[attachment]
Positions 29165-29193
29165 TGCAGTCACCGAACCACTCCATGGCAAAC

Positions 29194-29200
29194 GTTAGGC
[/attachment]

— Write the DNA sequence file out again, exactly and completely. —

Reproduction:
Positions 29165-29193
29165 TGCAGTCACCGAACCACTCCATGGCAAAC

Positions 29194-29200
29194 GTTAGGC